I find that video chats help me a lot when I’m feeling lonely. Perhaps you could volunteer with a virtual mentoring or tutoring program. Something where you could see the other person while being at home? Or just set up appointments to have video chats with your mates in London.

    I also find that even working in a coffee shop or something can help. While I might not be working directly with those people, it’s a nice change of pace. Just being physically around people can help.

    In conclusion, I strongly recommend checking out this McSweeney’s article. Be careful, this might become you! 😉

    Liked by 1 person

  4. thepaperbackpiano says:

    Sorry to hear you’re feeling like this! I went through a really lonely patch when I finished university – like you, I moved home and had to leave behind all the friends I’d made. But my family had relocated while I was at uni so likewise, I wasn’t going back to the friends I’d known all my life. Thankfully, when I got my full-time job, I was able to connect with people.

    All I can say is that it will pass with time. I know that’s not the most helpful thing; just know that it won’t last forever. And in the meantime, reach out to us online whenever you need to ❤


  5. colorfulbookreviews says:

    Oh yes have felt that, very much so. This might turn out to be a longer comment than your post! I’ve worked from home, and also for a while was a stay-at-home and wasn’t working. What we learned from that is that I absolutely cannot stay at home, I need to work at least part time out of the home, or volunteer.

    My therapist had me set a goal of daily contact with someone other than my family. Also for certain important people I set a goal of seeing them monthly or calling every two weeks, etc. So some days I would have plans and go meet some one, other days it might simply be sending a message with a few dates I was free the next month.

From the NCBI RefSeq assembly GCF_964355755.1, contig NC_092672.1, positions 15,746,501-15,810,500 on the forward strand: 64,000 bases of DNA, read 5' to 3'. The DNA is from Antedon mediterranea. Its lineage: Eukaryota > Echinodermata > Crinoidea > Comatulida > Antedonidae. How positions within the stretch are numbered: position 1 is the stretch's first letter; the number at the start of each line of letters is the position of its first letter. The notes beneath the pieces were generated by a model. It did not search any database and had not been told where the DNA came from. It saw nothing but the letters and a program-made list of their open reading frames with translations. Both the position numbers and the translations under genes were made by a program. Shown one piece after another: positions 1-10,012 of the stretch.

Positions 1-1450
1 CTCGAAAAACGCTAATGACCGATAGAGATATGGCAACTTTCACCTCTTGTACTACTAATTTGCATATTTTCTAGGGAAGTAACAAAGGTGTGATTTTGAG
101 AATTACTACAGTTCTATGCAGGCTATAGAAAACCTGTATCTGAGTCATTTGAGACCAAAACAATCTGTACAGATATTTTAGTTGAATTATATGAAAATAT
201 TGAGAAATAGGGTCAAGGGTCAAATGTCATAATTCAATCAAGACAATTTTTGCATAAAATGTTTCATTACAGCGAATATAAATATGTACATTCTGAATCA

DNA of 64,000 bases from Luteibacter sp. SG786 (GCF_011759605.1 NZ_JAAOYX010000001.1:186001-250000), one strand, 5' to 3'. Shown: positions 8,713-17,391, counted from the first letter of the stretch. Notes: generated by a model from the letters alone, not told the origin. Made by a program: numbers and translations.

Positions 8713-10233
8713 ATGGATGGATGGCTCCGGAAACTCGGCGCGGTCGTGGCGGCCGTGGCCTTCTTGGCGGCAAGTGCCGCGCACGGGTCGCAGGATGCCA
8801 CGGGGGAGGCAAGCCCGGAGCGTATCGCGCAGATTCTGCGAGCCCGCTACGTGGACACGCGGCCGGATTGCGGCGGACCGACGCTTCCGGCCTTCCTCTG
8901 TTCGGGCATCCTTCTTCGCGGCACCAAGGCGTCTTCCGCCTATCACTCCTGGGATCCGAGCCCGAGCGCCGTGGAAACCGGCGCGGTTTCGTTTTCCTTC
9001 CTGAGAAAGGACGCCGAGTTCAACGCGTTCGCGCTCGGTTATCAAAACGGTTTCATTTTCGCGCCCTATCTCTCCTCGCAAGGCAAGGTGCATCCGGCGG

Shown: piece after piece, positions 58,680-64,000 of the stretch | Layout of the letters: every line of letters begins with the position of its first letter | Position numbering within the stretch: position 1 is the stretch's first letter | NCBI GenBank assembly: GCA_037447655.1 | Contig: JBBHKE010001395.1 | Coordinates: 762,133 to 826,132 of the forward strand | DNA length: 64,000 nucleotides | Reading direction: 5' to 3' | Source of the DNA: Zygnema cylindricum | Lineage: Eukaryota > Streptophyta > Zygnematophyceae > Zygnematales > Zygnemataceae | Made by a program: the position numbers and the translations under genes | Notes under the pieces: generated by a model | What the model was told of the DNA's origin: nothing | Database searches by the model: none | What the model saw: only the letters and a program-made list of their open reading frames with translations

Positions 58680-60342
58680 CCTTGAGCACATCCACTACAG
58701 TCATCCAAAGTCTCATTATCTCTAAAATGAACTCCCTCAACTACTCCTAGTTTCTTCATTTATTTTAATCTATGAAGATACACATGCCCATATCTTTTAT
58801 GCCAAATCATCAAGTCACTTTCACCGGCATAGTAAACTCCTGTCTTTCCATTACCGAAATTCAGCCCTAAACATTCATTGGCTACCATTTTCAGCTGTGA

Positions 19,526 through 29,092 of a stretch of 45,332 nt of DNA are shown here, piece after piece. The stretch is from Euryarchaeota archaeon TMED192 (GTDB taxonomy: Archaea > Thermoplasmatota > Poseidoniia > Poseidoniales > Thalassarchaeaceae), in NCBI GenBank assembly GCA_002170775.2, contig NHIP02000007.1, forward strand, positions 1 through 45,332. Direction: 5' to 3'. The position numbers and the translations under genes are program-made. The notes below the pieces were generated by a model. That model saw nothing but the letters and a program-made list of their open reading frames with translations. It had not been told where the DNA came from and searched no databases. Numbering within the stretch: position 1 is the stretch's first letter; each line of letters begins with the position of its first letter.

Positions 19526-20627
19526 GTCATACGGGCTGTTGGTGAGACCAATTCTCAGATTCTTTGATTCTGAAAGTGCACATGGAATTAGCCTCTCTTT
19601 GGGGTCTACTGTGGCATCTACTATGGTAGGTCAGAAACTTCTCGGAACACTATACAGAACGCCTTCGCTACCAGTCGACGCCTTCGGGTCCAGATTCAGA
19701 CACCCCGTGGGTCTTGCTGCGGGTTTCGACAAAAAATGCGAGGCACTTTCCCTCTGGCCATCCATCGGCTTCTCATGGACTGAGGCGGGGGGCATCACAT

Another aspect was going to events. I probably spent more time researching potential events, planning every aspect, and preparing, then ever actually going. Events that repeat either a certain day every month or weekly help, because you gradually get to know people and feel more comfortable. It feels routine to go. For starters it might be helpful to go to free movie screenings or talks because there is less crowd interaction.

    Since you mentioned transportation I wanted to mention how we handled that a similar situation. Is there something your boyfriend does regularly, like a shift or a class, where he’d drive near an area you want to go? Once a week during Husband’s short shifts he’d drop me off at a coffee shop and pick me up on his way home. We had a whole elaborate plan for places I could go if I felt I needed to leave and people who could pick me up if there was an emergency (so much easier now with cell phones). It won’t cure loneliness just to be around others, but getting out like that could be part of the plan and over time will become a routine and you might even get to know some people as you become a regular.

    The final thing I did was to read lots of books on friendship and learn about the process. We make friends in school because we’re forced to spend time with people similar in age and often other circumstances. It makes sense that eventually connections will form! Making and sustaining friendships in adult life after college is so different and not anything most of us have been specifically taught or maybe even seen modeled successfully. There are different levels and types of friendships and you’ve recently lost all of your close in-person friendships which is a deep blow but one I know you can recover from. Growing new friendships (and sustaining the old) will take time and effort from both sides and can be a hard skill to learn, but you can work on this and it will improve!

    I hope this lengthy comment is more helpful than overwhelming…